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Wind barriers are used in structures that have air-permeable thermal insulation materials. Their main function is to prevent the pressure differences from causing air flow-related heat loss through the building envelope. Wind barriers should not contribute to moisture problems in structures by causing condensation or moisture accumulation. Presents requirements for the airtightness of wind barriers and results of the hygrothermal analysis of wind barrier structures. The studied wind barrier structures were typical for small houses in Finland - timber-framed structures with lightweight glass wool thermal insulation. The air permeances and the parameter sensitivities were studied numerically both for ideal and non-ideal structures. In ideal structures, the material layers were assumed to be tightly (ideally) connected to each other, but in non-ideal structures there were air leakage routes (air cracks) at the interfaces of thermal insulation and adjacent material layers. The drying of moisture through different wind barriers was analysed in laboratory experiments under boundary conditions similar to those in practice, e.g., with outdoor temperatures below and above 0degC. The measured moisture flows were compared with those derived from a wet-cup water vapour permeability test. Also, the liquid flow along the interface of the wind barrier and glass wool was studied in full-scale experiments with high moisture loads.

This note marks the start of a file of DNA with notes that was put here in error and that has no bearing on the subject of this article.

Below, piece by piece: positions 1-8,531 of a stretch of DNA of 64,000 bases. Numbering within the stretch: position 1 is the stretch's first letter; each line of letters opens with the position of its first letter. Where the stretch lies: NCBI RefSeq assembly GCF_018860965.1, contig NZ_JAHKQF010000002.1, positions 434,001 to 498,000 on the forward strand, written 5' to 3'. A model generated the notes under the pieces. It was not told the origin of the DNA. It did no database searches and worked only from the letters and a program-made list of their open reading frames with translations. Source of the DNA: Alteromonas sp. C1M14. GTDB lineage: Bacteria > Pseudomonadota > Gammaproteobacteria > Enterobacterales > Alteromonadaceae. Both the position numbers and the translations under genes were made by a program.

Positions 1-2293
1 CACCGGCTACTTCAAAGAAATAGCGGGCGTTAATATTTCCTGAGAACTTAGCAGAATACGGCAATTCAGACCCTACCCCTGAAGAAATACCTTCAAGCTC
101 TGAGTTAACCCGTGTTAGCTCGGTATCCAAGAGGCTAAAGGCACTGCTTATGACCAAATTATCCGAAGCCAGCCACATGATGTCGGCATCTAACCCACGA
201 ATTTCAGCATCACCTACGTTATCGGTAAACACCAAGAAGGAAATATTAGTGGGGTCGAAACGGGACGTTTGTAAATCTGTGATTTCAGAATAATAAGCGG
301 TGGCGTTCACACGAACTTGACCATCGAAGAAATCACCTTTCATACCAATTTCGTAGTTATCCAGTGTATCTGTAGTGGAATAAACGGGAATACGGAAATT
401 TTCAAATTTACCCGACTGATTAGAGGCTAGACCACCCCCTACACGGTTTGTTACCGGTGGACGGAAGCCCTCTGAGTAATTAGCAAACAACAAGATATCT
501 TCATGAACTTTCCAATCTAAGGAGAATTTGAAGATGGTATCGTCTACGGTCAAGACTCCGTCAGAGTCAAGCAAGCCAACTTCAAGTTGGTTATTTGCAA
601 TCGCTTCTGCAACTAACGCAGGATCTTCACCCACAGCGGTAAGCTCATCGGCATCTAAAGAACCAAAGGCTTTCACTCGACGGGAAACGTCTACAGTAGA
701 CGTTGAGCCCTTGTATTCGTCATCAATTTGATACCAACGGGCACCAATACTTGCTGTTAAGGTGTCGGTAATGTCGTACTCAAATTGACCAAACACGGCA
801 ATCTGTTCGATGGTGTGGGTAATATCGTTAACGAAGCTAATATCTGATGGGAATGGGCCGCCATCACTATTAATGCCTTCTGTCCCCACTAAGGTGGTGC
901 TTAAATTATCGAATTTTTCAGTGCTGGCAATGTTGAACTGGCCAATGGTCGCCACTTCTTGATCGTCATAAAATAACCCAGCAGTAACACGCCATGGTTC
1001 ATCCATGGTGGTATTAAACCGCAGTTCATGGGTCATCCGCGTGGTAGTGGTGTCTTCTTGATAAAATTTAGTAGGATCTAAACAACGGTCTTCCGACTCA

KEYWORDS: year 1995, performance, heat flow, measuring, thermal properties, air tightness, wind barriers, pressure difference, air flow, moisture, Finland, timber framed construction, thermal insulation, mineral wool, leaking, air infiltration, laboratory testing, measuring, comparing, experiment, air permeability, permeability

Citation: Symposium, ASHRAE Trans. 1995, Vol.101, Part 1, Paper number CH-95-1-1, 525-527